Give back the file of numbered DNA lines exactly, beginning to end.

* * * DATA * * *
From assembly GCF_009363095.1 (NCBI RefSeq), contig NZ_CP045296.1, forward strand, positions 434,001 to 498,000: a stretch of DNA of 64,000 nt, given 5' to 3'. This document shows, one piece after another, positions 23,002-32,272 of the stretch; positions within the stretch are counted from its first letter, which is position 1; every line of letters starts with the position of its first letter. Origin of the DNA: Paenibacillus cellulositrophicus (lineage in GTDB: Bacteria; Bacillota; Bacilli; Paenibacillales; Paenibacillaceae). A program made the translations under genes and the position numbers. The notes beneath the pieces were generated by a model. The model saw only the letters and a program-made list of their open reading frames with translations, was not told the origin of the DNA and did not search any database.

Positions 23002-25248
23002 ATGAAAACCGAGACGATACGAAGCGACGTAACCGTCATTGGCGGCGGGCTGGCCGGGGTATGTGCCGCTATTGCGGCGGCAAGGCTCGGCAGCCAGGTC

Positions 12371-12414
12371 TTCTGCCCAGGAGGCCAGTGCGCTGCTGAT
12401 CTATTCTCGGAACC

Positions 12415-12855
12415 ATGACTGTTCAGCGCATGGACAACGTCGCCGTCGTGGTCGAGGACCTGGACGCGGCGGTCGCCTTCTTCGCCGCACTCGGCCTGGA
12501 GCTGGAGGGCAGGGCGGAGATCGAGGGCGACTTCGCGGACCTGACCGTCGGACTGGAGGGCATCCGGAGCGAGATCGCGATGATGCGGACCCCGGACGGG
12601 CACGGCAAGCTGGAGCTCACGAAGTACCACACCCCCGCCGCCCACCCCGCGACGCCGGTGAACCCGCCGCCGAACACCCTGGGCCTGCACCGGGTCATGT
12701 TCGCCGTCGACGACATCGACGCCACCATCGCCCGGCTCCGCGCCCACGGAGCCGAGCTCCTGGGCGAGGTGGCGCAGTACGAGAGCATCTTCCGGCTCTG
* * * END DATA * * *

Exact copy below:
From assembly GCF_009363095.1 (NCBI RefSeq), contig NZ_CP045296.1, forward strand, positions 434,001 to 498,000: a stretch of DNA of 64,000 nt, given 5' to 3'. This document shows, one piece after another, positions 23,002-32,272 of the stretch; positions within the stretch are counted from its first letter, which is position 1; every line of letters starts with the position of its first letter. Origin of the DNA: Paenibacillus cellulositrophicus (lineage in GTDB: Bacteria; Bacillota; Bacilli; Paenibacillales; Paenibacillaceae). A program made the translations under genes and the position numbers. The notes beneath the pieces were generated by a model. The model saw only the letters and a program-made list of their open reading frames with translations, was not told the origin of the DNA and did not search any database.

Positions 23002-25248
23002 ATGAAAACCGAGACGATACGAAGCGACGTAACCGTCATTGGCGGCGGGCTGGCCGGGGTATGTGCCGCTATTGCGGCGGCAAGGCTCGGCAGCCAGGTC

Positions 12371-12414
12371 TTCTGCCCAGGAGGCCAGTGCGCTGCTGAT
12401 CTATTCTCGGAACC

Positions 12415-12855
12415 ATGACTGTTCAGCGCATGGACAACGTCGCCGTCGTGGTCGAGGACCTGGACGCGGCGGTCGCCTTCTTCGCCGCACTCGGCCTGGA
12501 GCTGGAGGGCAGGGCGGAGATCGAGGGCGACTTCGCGGACCTGACCGTCGGACTGGAGGGCATCCGGAGCGAGATCGCGATGATGCGGACCCCGGACGGG
12601 CACGGCAAGCTGGAGCTCACGAAGTACCACACCCCCGCCGCCCACCCCGCGACGCCGGTGAACCCGCCGCCGAACACCCTGGGCCTGCACCGGGTCATGT
12701 TCGCCGTCGACGACATCGACGCCACCATCGCCCGGCTCCGCGCCCACGGAGCCGAGCTCCTGGGCGAGGTGGCGCAGTACGAGAGCATCTTCCGGCTCTG